April 6, 2010.
We spent a few days in Governors Harbor, Eleuthera. We really like Governors Harbor. There’s a really nice vibe to the town plus its got a bakery. We did some food shopping, jugged a little gasoline, had a beer at the local pub and then went on a photographic walkabout.
There’s one lane here in town that we really enjoy. Each yard and home is as close to idyllic as you can find here. Colorfully painted homes surrounded by lush vegetation are the norm.
After a few days enjoying Governors harbor it was time to head north towards the Current Cut. It’s 30 miles
away and because we have to ride an ebbing tide through the cut we’ve decided to move up to an anchorage near the Glass Window.
The Glass Window was a natural rock bridge that collapsed in the thirties effectively dividing Eleuthera into 2 separate islands. It wasn’t until the sixties that they got around to building a modern concrete bridge. That’s when it got interesting. In the nineties a rogue wave at least 5 stories tall came blasting through the narrow gap and lifted the entire bridge span up and redeposited it about 7 feet to the west. So in typical Bahamas fashion….they left it. They adjusted the flow of traffic to where the bridge now lies. In the last 2 years they’ve gotten around to adding some more support under the span.
After a night at the Glass Window we pulled the hooks in the predawn darkness for the 12 mile sail to the Current Cut. We arrived at about 0830 and motorsailed through the cut at 11 knots. Our friends on Savage Sun were making their first trip through the cut so it was only fitting that a memorable milestone should turn into a sphincter slamming event.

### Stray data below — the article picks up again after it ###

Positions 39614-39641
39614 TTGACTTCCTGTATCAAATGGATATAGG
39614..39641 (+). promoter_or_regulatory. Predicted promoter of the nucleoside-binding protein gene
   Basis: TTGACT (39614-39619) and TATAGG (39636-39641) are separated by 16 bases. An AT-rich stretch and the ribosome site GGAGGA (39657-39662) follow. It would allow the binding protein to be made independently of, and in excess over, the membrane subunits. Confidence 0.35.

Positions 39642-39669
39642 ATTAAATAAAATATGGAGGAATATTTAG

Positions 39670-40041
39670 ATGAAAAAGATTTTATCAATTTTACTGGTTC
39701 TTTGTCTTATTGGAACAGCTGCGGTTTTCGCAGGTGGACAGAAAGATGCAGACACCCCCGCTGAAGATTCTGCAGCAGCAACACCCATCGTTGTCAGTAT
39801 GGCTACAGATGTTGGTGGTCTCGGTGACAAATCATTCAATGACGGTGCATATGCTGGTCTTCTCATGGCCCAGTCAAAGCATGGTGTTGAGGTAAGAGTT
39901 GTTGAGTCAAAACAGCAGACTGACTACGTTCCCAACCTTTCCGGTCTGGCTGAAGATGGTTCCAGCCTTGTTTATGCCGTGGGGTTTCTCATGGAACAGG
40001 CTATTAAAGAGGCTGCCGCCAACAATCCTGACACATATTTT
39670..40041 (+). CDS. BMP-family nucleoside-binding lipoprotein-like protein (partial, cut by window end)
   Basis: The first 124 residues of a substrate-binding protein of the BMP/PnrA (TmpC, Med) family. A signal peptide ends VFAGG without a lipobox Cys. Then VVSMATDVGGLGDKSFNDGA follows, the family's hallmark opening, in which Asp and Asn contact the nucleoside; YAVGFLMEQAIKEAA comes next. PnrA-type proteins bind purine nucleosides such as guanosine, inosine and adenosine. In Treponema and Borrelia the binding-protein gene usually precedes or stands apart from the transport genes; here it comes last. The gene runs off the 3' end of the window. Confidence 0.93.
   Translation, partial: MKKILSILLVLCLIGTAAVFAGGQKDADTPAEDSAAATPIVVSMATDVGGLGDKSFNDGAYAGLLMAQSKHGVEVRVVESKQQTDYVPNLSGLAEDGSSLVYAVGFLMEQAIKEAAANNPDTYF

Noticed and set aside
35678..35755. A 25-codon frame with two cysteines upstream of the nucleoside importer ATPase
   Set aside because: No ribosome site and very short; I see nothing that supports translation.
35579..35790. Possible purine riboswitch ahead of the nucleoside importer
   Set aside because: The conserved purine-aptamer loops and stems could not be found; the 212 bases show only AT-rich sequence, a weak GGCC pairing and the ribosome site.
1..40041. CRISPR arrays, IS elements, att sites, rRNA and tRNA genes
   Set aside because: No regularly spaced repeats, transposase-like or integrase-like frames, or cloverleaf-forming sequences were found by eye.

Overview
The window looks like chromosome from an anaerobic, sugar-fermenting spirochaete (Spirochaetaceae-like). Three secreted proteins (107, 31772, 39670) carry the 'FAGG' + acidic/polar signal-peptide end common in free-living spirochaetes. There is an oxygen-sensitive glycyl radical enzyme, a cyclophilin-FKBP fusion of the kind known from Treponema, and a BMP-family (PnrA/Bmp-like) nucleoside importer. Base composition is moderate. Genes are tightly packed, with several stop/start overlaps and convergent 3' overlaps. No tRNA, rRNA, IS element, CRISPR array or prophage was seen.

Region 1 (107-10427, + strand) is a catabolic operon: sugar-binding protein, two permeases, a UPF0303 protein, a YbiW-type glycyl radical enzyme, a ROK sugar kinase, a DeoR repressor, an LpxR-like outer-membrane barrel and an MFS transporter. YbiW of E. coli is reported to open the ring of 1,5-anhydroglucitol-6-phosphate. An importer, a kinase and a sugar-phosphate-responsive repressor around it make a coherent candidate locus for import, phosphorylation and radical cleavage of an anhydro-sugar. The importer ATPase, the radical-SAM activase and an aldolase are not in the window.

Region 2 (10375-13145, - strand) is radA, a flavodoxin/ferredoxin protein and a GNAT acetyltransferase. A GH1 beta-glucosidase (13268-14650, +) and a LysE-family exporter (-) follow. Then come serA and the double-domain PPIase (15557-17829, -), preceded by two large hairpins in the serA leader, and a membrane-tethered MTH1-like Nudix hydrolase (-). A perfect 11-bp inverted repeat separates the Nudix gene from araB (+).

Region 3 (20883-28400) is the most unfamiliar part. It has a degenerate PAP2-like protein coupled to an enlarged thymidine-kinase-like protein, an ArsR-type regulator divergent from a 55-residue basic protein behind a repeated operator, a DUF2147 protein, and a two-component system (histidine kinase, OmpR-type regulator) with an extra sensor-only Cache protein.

To traverse the cut when headed north you make a 90 degree turn to starboard and hug a series of small ironshore cays. Then as you reach the main channel you make a 110 degree turn to port. At this point your boat will pick up a few knots as you’re swept through the cut. As Bob and Bev were paralleling the ironshore their engine overheated. They had to shut down the engine which left them close hauled on starboard tack with the worst possible shoreline 50 feet off their port side. We had all been sailing but opted to start the engines for safety’s sake as the wind would be pretty close to the nose in the worst part of the trip. Thank God they had all sail up on their Valiant 42 and were able to claw along the shoreline and make the downwind turn into the cut. The channel is so narrow that there is no room to tack away, if they couldn’t make that point of sail they were screwed. It all worked out for them although I’m sure Bob’s turds will resemble linguine for a couple of weeks. To their credit though they kept on snapping pictures the whole way and captured one of us motorsailing with just the main up through the cut.
Once through the cut it was a run right into the anchorage in Royal Island. Savage Son sailed right through the narrow opening, rounded up and dropped the hook under sail like they’d done it a thousand times. Since it had only been a 20 mile day we diagnosed and fixed Bob’s overheating problem and then headed in to shore to explore the abandoned ruins.
It had been a palatial estate overlooking the harbor but has been in ruins for over 50 years. There are still recognizable features like a boat house,
a main house with at least 8 bedrooms, a separate building for cooking, an outside patio bar and a flower garden.